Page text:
Skilled historians have a way of making the past seem more vivid than the present, and Wills (whose Lincoln at Gettysburg won a Pulitzer) is no exception. His new book is part of National Geographic's series devoted to travel writing (other titles include Oliver North on Oaxaca and A.M. Homes on L.A.), though it doesn't quite feel like it belongs. Wills is far nimbler at describing the hurdles Thomas Jefferson faced while constructing the "academical village" of his dreams, the University of Virginia, than he is at imparting any real sense of what a visit to the finished product is like. Jefferson employed a fair amount of diplomatic and legislative trickery along the project's course-fending off competition from the burgeoning College of William and Mary (his alma mater), deflecting criticism over not having a chapel or professor of divinity, and enlisting the advice of such esteemed fellow architects as Benjamin Latrobe. Describing these various tasks is by far Wills's strongest gift, and he's wise to devote as much of the book to them as he does. (An early chapter describing the central buildings one by one, while well reasoned, feels a bit obligatory.) Visitors to the Charlottesville campus may not glean much in the way of practical information from Wills's tour of the university, but they'll have a much deeper appreciation for how it got there. (Nov.) Copyright 2003 Cahners Business Information.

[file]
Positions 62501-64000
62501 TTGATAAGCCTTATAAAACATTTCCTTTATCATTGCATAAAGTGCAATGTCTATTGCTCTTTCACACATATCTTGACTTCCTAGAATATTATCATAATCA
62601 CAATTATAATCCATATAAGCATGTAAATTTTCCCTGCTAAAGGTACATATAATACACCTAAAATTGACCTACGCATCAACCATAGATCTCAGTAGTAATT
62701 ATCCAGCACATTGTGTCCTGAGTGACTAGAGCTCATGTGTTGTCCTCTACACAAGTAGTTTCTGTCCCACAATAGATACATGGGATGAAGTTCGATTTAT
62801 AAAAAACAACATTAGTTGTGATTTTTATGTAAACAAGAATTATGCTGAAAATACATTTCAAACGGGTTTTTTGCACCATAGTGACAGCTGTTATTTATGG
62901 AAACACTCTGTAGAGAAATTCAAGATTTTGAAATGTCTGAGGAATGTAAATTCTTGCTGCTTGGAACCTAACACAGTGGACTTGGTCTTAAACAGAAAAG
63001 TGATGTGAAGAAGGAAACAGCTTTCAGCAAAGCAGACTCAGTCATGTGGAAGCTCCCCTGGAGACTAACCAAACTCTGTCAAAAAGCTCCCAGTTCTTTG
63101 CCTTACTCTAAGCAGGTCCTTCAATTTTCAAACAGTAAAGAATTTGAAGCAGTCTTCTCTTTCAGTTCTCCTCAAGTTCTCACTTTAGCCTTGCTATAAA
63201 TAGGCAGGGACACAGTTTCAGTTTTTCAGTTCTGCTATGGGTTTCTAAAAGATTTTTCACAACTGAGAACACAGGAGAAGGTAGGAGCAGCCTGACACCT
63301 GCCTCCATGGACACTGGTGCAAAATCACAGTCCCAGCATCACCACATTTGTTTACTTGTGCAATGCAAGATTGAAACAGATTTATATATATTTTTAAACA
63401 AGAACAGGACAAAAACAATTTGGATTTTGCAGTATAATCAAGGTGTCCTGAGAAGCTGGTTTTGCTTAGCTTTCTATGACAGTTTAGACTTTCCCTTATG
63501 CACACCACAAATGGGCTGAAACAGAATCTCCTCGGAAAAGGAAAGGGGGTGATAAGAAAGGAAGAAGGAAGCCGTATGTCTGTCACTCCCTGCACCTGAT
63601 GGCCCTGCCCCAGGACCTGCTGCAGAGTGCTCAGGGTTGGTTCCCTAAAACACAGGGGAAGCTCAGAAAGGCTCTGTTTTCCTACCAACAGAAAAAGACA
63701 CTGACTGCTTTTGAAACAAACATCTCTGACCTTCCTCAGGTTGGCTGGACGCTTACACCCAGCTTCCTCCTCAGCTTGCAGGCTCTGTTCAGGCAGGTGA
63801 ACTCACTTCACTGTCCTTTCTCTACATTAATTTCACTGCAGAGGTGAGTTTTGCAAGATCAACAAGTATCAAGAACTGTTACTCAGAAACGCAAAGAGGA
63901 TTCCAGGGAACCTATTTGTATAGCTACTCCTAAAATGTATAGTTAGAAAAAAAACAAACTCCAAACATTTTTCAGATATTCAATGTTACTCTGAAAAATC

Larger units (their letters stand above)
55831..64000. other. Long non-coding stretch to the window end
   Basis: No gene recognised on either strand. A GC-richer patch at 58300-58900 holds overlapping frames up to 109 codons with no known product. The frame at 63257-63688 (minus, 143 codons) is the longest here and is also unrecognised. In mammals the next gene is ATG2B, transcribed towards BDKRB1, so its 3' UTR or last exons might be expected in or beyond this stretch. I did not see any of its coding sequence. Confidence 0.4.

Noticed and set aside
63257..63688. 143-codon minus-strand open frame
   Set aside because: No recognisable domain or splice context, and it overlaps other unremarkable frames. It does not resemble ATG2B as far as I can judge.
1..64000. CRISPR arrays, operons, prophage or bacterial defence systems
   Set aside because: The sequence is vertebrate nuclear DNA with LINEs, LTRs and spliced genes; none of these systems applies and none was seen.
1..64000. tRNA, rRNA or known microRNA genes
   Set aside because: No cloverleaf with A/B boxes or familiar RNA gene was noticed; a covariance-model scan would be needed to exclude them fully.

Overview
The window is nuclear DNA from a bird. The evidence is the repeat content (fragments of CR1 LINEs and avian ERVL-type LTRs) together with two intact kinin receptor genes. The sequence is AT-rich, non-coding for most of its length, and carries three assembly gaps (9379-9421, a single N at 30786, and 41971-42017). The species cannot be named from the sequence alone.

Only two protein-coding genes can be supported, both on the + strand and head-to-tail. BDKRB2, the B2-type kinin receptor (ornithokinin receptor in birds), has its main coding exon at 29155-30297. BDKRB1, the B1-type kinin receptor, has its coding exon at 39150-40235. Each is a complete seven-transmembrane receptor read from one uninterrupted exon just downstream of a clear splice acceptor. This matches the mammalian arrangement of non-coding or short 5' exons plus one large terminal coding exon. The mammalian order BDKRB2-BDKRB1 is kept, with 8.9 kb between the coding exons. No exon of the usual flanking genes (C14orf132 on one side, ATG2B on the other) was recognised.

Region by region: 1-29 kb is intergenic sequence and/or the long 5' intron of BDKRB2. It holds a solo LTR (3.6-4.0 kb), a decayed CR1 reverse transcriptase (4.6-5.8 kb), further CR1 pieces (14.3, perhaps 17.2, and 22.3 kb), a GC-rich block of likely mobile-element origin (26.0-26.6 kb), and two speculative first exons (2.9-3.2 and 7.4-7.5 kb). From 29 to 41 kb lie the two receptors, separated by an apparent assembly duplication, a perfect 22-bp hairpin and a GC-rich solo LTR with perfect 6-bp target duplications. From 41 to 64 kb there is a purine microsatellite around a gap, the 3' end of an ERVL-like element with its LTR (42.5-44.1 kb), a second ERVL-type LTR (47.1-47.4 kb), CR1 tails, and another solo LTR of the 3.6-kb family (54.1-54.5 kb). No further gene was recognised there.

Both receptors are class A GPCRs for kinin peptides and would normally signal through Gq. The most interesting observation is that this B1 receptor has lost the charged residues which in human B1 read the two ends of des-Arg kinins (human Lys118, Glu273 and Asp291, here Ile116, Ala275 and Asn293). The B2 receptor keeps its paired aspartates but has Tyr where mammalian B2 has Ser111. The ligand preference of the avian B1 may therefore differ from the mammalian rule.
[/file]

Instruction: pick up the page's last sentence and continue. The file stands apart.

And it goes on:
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Product Details

  • ISBN-13: 9780792255604
  • Publisher: National Geographic Society
  • Publication date: 8/15/2006
  • Edition description: Reprint
  • Pages: 160
  • Sales rank: 690,267
  • Product dimensions: 5.52 (w) x 7.99 (h) x 0.68 (d)

Meet the Author

Garry Wills
Garry Wills
One of our foremost Catholic intellectuals, bestselling author Garry Wills writes thoughtful, provocative nonfiction that roams across history, politics, and religion.

Biography